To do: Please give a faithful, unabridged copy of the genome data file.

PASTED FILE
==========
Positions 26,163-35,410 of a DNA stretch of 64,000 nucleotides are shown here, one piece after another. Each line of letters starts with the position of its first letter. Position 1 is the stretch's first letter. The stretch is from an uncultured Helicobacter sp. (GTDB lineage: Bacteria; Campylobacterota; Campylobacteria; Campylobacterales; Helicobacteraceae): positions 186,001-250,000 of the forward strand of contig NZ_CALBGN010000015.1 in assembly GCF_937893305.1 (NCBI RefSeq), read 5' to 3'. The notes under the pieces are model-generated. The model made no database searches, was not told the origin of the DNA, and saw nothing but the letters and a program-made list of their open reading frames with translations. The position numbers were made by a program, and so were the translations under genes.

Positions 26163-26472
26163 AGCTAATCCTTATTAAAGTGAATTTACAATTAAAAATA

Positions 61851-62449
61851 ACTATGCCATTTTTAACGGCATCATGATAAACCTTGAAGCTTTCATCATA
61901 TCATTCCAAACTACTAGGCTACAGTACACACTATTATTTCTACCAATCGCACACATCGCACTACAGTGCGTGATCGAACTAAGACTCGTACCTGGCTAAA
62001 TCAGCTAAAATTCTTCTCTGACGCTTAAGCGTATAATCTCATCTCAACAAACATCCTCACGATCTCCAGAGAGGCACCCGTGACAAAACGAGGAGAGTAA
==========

Positions 26,163-35,410 of a DNA stretch of 64,000 nucleotides are shown here, one piece after another. Each line of letters starts with the position of its first letter. Position 1 is the stretch's first letter. The stretch is from an uncultured Helicobacter sp. (GTDB lineage: Bacteria; Campylobacterota; Campylobacteria; Campylobacterales; Helicobacteraceae): positions 186,001-250,000 of the forward strand of contig NZ_CALBGN010000015.1 in assembly GCF_937893305.1 (NCBI RefSeq), read 5' to 3'. The notes under the pieces are model-generated. The model made no database searches, was not told the origin of the DNA, and saw nothing but the letters and a program-made list of their open reading frames with translations. The position numbers were made by a program, and so were the translations under genes.

Positions 26163-26472
26163 AGCTAATCCTTATTAAAGTGAATTTACAATTAAAAATA

Positions 61851-62449
61851 ACTATGCCATTTTTAACGGCATCATGATAAACCTTGAAGCTTTCATCATA
61901 TCATTCCAAACTACTAGGCTACAGTACACACTATTATTTCTACCAATCGCACACATCGCACTACAGTGCGTGATCGAACTAAGACTCGTACCTGGCTAAA
62001 TCAGCTAAAATTCTTCTCTGACGCTTAAGCGTATAATCTCATCTCAACAAACATCCTCACGATCTCCAGAGAGGCACCCGTGACAAAACGAGGAGAGTAA